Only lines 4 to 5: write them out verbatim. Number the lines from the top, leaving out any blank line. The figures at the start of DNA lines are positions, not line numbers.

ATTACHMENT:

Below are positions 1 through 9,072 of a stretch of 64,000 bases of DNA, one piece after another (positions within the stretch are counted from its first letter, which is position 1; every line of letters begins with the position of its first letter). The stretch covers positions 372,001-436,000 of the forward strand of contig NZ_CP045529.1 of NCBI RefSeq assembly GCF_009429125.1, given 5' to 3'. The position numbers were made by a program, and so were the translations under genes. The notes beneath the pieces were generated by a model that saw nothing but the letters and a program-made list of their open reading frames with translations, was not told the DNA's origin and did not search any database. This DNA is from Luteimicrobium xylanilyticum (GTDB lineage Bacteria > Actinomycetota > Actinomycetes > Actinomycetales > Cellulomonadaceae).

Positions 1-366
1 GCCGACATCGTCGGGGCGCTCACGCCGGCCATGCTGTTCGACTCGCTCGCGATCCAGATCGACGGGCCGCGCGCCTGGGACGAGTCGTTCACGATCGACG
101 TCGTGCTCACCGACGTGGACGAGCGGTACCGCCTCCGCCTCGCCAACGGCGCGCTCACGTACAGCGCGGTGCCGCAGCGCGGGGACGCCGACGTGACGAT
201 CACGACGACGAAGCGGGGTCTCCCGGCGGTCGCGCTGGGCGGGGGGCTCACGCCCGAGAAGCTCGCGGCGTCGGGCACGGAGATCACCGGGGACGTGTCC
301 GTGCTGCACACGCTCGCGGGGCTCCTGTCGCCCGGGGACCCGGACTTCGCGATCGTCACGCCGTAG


101 TCGTGCTCACCGACGTGGACGAGCGGTACCGCCTCCGCCTCGCCAACGGCGCGCTCACGTACAGCGCGGTGCCGCAGCGCGGGGACGCCGACGTGACGAT
201 CACGACGACGAAGCGGGGTCTCCCGGCGGTCGCGCTGGGCGGGGGGCTCACGCCCGAGAAGCTCGCGGCGTCGGGCACGGAGATCACCGGGGACGTGTCC